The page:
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Cannon: Grow a sustainable garden

POSTED: April 24, 2009 1:00 a.m.

Since we hear a lot about "going green" these days, how we can use that term in our gardening practices?

Sustainable gardening is an effective way to contribute to a healthy environment, community and economy while providing a healthy garden. It has been referred to as a "whole system" growing method.

A sustainable garden works in harmony with nature. Some of the techniques used in this practice are organic gardening, using native plants and trees, intensive planting, drip irrigation, backyard composting, integrated pest management and mulching.

Organic gardening is the practice of growing plants without the use of pesticides, herbicides and inorganic fertilizers. It relies on the use of beneficial insects, native and diverse plants and the use of compost to enrich the soil with nutrients.

Planting native plants and trees is also an effective way to have healthier species in your yard. By matching plants that are native to our area, you will have plants that require less care and energy. Plus, native wildlife are able to use the fruits, nectars and habitats these plants provide. You can call the extension office for a list of native plants that do well in our area.

Intensive planting in double-dug beds requires spacing plants close together, creating a miniclimate to protect and enrich the soil. Double digging is the method of loosening and enriching the first 24 inches of the soil, allowing plant roots to fully explore the fertile soil for healthy production. Raised beds are a good way to incorporate this method into use when growing a vegetable garden.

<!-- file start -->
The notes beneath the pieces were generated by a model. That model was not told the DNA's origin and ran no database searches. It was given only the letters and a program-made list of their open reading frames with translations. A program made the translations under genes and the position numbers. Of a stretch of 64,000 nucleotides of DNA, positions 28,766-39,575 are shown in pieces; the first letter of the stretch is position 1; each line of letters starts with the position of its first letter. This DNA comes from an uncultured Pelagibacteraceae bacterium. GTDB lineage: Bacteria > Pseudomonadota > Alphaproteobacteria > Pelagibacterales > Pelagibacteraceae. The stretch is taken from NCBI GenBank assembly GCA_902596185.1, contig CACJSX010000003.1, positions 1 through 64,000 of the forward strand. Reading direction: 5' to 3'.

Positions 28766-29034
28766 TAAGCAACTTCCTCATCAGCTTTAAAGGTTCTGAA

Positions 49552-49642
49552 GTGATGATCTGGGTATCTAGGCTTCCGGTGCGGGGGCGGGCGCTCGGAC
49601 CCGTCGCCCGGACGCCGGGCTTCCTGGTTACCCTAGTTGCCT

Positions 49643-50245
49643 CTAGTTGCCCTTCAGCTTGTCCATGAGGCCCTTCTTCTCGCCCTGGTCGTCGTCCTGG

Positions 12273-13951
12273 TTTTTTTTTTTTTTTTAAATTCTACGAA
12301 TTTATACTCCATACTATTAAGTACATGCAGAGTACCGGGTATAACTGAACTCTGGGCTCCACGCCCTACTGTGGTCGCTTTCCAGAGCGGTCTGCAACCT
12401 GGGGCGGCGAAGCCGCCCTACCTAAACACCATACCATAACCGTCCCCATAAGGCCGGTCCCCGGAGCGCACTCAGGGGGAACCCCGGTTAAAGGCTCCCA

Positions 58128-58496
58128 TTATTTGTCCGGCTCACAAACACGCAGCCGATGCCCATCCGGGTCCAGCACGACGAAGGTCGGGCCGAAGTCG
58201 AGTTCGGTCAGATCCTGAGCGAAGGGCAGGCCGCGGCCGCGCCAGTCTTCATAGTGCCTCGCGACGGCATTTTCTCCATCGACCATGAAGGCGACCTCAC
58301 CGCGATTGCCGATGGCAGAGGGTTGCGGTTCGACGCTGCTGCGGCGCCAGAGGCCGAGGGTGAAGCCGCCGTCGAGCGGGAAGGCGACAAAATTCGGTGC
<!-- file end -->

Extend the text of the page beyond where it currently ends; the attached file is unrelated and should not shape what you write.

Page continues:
Water smart, directly to the root zone by using soaker and drip hoses. Infrequent but deep watering, preferably in the morning, is one of the best techniques for watering gardens, fruit trees, vines and container plants.

Composting is the keystone to a successful sustainable garden. Compost prevents erosion, aerates the soil and adds organic matter and nutrients to the plants.

Don't let the term integrated pest management scare you. This is simply a better, healthier way to control pests and keep a balance in your garden. Techniques can be as simple as planting companion plants to attract beneficial insects, such as ladybugs, lizards, spiders, toads, bats, bees, green lacewings, ground beetles and hummingbirds that consume mosquitoes, aphids, slugs, grubs and mealybugs.

Mulching is a way to recycle materials that might otherwise be discarded. It improves your soil by retaining moisture, suppressing weeds and insulating plants from extreme temperatures. Wood chips, paper, sawdust, leaves and straw are all materials you can use.

Use some or all of these practices for a healthier garden.

Wanda Cannon is a Master Gardener trained through the Hall County program and also serves as Master Gardener coordinator and horticulture assistant for the Hall County Extension office. Phone: 770-535-8293.



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